Today’s guest post comes from Mr. Kuaizi, who writes wonderful comments in response to many of my posts (and sometimes he eve agrees with me). He writes a blog that covers a wide variety of topics, and that can be found here. I was very thankful that he agreed to share his story for the first time here for all of you.
After reading much of the commentary on foreigner/Chinese relationships related to Tom’s recent post on “I hate the Chinese ideas about marriage”, I feel compelled to offer some of my own insight on the subject matter.
I am American and my wife is Chinese. We first met in China more than 15 years ago when I was there on scholarship teaching English and studying Chinese and have been married for more than 12 years with an 11-year-old son. I can tell you that relationships between foreigners and Chinese in China are not easy – or at least they have not always been so.
When we started going out (and I use that term very loosely), we did so in secret. If the school had discovered that we were dating, they likely would have taken action against one or both of us. In the end, my extension to continue teaching for another semester was denied – in large part, I believe, because they had finally discovered our relationship. In the end, it was probably for the best because the pressure on us to maintain a relationship in such secrecy would have proven too much to continue successfully.
If we went anywhere outside of the school, it was incumbent upon us to ensure that we were accompanied by other teachers. This was as much to ensure the secrecy of our relationship as it was to protect her from any recriminations. At that time, there was nowhere near as many foreigners as there are today and all relationships were far more formalized. Indeed, seeing foreigners at all was often still something of a novelty. Seeing them in a relationship with Chinese was still not something that was looked fondly upon.
It is also worth pointing out that neither of us had family nearby. My wife is from northern China while I am from the US – we were teaching in southern China. At that time, I had not met her family and it would be another year after we separated before she told them of our relationship. When I asked her to marry me, it was with the condition that her family meet me and approve since I knew they would not agree otherwise (nor did I blame them). It was three years after we first met before I was able to return to China to meet her family and bring her back to the US. During those three years, we had communicated weekly by phone and letter (this was before the days of prolific internet usage) and I had the phone bills to prove it. Her family knew we were serious and finally assented to the marriage – unhappy though they were that she would be moving to the US as a result. When I finally did meet her parents and have the opportunity to show them I was serious and would be a good husband, they agreed to the marriage.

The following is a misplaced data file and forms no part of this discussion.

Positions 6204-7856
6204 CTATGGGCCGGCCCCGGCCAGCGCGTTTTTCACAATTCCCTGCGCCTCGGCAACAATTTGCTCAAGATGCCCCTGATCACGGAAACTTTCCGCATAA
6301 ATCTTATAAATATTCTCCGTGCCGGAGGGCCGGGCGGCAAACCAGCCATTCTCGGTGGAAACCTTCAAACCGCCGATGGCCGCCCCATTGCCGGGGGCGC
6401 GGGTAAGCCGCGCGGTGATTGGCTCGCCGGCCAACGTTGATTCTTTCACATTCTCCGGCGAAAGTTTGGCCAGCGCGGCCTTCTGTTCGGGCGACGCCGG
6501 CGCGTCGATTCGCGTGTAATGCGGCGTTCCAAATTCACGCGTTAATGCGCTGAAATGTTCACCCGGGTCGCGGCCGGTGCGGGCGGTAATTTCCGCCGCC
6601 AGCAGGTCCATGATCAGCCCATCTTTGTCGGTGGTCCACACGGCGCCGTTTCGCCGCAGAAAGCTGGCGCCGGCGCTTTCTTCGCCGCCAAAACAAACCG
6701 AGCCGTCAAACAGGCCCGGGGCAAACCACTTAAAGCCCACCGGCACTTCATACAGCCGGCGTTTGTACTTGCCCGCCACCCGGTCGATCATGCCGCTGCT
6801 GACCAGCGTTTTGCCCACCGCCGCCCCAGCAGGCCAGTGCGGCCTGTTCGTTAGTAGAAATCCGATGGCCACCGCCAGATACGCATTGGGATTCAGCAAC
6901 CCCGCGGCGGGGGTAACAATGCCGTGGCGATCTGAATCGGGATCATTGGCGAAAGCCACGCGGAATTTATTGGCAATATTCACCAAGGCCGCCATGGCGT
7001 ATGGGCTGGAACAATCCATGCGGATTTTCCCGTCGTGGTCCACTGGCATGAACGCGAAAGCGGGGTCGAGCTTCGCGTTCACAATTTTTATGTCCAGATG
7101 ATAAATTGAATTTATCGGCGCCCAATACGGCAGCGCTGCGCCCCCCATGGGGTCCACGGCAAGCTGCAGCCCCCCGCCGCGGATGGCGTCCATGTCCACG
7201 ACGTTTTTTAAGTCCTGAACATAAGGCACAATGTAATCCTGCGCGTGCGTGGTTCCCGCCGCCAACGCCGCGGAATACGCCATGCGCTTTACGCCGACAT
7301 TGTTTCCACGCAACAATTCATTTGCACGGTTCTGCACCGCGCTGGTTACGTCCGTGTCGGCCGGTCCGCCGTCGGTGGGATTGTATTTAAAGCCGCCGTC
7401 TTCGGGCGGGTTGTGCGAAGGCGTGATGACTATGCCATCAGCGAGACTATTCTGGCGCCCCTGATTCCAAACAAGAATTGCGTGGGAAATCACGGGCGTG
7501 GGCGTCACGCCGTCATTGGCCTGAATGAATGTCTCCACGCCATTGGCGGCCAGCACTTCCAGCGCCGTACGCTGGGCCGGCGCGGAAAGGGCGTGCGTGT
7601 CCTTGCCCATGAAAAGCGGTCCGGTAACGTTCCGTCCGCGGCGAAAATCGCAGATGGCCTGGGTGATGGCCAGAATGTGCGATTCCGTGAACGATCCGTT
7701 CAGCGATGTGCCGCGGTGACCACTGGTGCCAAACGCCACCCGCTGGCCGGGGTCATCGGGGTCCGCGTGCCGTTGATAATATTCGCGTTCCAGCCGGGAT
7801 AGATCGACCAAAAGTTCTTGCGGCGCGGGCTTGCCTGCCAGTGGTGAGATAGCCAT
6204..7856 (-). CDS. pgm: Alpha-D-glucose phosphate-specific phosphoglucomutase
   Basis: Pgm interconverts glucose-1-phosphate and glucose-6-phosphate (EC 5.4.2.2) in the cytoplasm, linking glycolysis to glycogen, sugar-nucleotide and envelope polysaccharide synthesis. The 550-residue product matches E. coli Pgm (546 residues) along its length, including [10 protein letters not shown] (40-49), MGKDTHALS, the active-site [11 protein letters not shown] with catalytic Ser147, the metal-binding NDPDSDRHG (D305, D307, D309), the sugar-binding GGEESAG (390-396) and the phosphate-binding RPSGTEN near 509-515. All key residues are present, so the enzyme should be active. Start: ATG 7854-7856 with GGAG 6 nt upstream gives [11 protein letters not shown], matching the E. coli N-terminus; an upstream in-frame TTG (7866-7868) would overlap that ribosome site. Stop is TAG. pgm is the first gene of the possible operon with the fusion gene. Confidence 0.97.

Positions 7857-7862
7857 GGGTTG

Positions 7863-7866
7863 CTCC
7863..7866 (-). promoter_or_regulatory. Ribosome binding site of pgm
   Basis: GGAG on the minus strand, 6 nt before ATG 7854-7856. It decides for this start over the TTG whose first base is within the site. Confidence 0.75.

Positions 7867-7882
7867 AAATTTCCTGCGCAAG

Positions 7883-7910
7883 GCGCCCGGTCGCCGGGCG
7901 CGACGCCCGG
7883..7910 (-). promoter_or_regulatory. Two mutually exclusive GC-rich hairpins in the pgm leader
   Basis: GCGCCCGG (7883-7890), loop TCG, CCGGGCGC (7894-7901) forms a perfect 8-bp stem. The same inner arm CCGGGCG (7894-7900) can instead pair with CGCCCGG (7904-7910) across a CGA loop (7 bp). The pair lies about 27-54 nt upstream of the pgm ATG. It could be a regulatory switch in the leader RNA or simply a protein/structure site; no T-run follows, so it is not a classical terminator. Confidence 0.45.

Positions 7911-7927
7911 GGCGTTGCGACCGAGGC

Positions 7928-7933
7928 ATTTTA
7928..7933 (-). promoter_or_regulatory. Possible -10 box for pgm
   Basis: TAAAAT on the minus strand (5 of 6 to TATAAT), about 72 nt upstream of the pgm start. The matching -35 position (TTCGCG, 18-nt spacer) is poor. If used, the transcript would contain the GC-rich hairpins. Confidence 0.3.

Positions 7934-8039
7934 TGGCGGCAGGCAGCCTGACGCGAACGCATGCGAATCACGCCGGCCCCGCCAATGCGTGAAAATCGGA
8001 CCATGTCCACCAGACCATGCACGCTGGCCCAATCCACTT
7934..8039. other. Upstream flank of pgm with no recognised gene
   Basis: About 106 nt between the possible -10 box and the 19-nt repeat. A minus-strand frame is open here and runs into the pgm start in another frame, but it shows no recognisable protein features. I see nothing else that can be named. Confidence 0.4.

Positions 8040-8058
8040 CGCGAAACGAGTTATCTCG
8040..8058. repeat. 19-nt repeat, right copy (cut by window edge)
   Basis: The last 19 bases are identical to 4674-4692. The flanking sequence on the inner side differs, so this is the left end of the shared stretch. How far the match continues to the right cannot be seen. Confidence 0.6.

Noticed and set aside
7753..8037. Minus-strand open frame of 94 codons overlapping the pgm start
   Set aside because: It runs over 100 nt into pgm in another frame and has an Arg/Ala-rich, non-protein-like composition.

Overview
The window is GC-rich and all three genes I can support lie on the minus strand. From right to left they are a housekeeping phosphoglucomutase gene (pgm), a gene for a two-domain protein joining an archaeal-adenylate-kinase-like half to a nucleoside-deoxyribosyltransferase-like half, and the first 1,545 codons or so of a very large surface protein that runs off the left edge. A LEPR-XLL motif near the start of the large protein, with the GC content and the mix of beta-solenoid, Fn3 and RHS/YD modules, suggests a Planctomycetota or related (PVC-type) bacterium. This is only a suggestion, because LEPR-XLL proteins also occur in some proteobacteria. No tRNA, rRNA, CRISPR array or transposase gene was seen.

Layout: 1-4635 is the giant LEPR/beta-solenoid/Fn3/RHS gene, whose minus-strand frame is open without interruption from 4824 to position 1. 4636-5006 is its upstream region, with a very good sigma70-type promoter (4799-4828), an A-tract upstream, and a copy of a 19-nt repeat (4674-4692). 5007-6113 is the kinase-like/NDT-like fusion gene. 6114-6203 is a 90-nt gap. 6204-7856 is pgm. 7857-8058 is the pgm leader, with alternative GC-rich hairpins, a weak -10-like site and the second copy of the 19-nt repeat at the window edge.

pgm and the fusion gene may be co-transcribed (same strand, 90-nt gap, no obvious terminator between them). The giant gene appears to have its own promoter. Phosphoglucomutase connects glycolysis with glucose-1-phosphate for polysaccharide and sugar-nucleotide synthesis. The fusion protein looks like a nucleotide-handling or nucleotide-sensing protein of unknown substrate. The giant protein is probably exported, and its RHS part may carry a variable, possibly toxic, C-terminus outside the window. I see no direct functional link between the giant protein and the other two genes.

But not everyone was so agreeable. When we went out in her hometown together, I remember one day where she told me (after the fact) that she was almost near tears hearing others talk about her in a very negative fashion for being with a foreigner. I won’t repeat the comments but it was clear that it was considered unacceptable by some Chinese to be dating a foreigner. The clear implication was that she was of loose moral standards, probably a gold-digger and in it for the money.
When we returned two years later with our 1-year-old son, he was an object of fascination for many people who were less than subtle in wanting to see him. My most vivid memory is being at a hotel in Beijing before our return flight home. While my wife checked us in, my mother-in-law told me to wait in the car (so as not to attract undue attention) while she held our son outside to keep him calmed down. However, the sight of a mixed-race child was enough attention unto itself and others still persisted in wanting to see the child and knowing about the parents (who obviously were not both Chinese). In this case, it was more fascination than criticism but it still was telling in how Chinese viewed inter-cultural relationships (at least to me).
One final example was on our most recent trip to China several years ago. While shopping in the historical district of my wife’s hometown, I wanted to stop by a store that was selling silk Chinese tunics. When we walked in (my wife, myself and our son), the owner immediately went to my wife and asked if she was from the same city and then proceeded to suggest that they could charge the foreigner more if I wanted to buy something. He evidently thought that she was my translator though I’m not sure how he came to that conclusion (since his wife immediately saw the connection between us). Making it worse for him was that he was saying these things in front of me – thinking I was just another foreigner who didn’t speak Chinese. His wife finally got his attention and straightened him out – but too late for us to drive a better bargain for what we eventually purchased. The key point here was that, even though our son was with us, he automatically assumed that she was just my translator rather than my wife.
These are just some of my experiences on the negative side of how inter-cultural relationships are viewed in China. But I will add that my in-laws have been very good and accepting of our relationship so we have been very fortunate from that perspective. Certainly, with greater numbers of foreigners in China, the number of relationships will likely grow and society will (hopefully) become less judgmental. And, indeed, there have been changes, especially with the younger generation and in the cities. But there is still a little ways to go. (Thanks to Tom for letting me share this.)
If you have any questions for Mr. Kuazi, just leave them below and he will be happy to answer them.